By Taylor Short
Killeen Daily Herald
GATESVILLE – As a short-term remedy to the overcrowding jail problem in Coryell County, commissioners discussed a grant application for a state program Monday that would potentially save money as well.
The program, if implemented, would supply an indigent defense coordinator to arrange the defense services for those facing criminal charges in the county. One way to keep the county jail less overcrowded – and to save money by shipping fewer inmates out of county – is to grant those who commit a minor offense and cannot afford to post bond a personal recognizance bond at the judge's or prosecutor's discretion, allowing them to pledge a personal guarantee that they will be present at their court date.
"I have seen this work in other places and having someone who specifically does that is really beneficial," said Gatesville attorney Scott Stevens, who also serves as court-appointed counsel for county felony defense. During the meeting, Stevens said with two or three people appointing attorneys, sometimes coordination problems occur that can lead to the county overpaying for defense services.
"You guys are basically paying for services twice," he said. "That's one area where you're going to save some money and some time in the court system by not having the confusion that you have now."
County Judge John Firth emphasized that a minor crime is a non violent, non-recurring crime by a person who is not deemed a flight risk.
He said Monday that the county received a response from the Texas Indigent Defense Task Force Friday allowing the county to continue the process after expressing intent to apply at a previous meeting.
Brian Wilson, a grants administrator with the TIDTF, will arrive in Gatesville Wednesday to discuss the program and application details with 52nd Judicial District Judge Trent Farrell and County Court-At-Law Judge Susan Stephens, Firth said.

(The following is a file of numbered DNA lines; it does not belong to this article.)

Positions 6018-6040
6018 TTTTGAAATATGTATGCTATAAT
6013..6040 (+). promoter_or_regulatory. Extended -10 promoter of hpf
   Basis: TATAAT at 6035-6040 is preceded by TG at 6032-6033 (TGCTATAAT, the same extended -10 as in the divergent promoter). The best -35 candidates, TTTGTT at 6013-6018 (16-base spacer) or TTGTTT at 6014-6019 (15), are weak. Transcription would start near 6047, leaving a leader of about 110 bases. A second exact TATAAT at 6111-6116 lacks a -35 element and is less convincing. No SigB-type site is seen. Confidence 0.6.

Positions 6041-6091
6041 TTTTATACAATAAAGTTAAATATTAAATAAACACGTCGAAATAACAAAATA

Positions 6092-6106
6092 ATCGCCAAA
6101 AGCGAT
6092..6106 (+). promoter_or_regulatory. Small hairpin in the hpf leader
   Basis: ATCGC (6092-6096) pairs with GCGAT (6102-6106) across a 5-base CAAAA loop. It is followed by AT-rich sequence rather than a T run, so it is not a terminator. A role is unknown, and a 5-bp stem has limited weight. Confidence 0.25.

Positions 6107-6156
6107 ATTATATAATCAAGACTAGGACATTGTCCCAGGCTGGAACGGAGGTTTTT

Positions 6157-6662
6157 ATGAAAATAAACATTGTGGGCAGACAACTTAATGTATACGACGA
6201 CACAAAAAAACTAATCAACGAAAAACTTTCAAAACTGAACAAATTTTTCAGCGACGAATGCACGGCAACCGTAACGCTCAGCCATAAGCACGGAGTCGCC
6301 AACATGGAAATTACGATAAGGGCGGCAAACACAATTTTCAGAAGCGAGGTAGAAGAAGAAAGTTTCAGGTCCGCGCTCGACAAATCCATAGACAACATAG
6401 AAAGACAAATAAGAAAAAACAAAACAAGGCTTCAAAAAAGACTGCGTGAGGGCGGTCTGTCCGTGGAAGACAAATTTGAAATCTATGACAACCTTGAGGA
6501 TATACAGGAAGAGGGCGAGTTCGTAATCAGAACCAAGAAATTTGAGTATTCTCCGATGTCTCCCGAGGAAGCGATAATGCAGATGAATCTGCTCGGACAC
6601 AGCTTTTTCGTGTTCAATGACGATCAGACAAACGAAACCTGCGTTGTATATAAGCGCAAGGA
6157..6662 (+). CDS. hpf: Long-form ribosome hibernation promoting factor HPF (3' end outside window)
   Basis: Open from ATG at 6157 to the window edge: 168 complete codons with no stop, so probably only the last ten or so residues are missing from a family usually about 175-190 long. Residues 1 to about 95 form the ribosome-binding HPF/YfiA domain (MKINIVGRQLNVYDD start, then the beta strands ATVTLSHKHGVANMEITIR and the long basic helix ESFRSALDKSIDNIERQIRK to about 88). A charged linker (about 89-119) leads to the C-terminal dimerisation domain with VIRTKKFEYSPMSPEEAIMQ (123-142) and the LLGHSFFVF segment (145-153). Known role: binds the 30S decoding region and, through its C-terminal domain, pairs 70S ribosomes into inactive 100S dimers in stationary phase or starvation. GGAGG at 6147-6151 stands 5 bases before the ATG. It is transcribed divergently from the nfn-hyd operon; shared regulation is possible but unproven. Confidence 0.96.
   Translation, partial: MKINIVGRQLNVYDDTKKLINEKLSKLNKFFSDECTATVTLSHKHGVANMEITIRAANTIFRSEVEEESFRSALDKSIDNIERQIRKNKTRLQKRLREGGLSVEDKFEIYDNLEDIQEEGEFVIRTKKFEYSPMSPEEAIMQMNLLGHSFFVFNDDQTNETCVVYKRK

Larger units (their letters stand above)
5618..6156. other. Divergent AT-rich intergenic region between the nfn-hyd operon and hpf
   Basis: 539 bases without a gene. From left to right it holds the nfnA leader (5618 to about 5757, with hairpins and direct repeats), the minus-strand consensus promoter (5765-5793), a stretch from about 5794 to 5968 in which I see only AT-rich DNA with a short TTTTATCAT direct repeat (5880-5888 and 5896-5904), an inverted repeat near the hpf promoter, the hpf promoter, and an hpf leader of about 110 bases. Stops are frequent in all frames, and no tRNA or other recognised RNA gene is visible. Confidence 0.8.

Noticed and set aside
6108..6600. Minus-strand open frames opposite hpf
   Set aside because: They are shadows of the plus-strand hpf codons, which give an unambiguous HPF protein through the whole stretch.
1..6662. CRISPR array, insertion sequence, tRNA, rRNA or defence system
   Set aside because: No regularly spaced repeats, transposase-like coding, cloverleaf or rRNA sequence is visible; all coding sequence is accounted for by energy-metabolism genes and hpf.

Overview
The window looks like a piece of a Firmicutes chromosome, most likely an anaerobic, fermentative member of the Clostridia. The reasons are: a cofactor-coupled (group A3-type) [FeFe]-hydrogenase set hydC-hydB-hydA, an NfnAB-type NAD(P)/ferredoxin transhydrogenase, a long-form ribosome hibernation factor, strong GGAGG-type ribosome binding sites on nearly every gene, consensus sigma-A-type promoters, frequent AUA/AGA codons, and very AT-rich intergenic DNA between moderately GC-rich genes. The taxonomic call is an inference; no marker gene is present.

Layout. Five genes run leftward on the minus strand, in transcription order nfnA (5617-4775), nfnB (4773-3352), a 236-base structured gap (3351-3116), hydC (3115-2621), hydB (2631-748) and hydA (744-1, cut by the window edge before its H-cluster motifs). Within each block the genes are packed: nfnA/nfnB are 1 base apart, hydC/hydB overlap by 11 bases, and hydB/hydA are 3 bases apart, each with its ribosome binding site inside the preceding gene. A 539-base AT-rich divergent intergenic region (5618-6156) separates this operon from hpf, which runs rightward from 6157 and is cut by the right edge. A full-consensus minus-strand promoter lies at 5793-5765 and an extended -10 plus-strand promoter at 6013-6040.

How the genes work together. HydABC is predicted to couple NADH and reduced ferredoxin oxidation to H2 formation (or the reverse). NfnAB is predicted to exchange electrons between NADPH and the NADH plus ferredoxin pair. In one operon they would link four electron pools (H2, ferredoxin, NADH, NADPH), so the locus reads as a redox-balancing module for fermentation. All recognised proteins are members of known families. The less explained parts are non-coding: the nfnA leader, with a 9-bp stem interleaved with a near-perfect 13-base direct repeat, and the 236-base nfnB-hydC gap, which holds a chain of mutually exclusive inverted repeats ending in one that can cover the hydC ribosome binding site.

About 20 grant requests made to the TIDTF by 18 counties made the list, with Coryell asking for a total of $219,000 over a four-year period and an estimated cash match amount of $29,500.
The state would pay 100 percent of the cost of the coordinator during the first year, 80 percent in the second year and 60 percent in the third year.
The current Coryell County jail is more than a decade old; according to a report by the Texas Commission on Jail Standards, the 92-bed capacity would be insufficient before the 20-year analysis period ends in 2027.
The jail would need no less than 144 beds daily until 2027; the report states that the Coryell County jail has exceeded that amount about nine times since the commission's analysis in 2007.
The application is expected to be submitted in April after approval by the court, Farrell and Stephens, Firth said.
Contact Taylor Short at firstname.lastname@example.org or (254) 501-7476. Follow him on Twitter at KDHcove.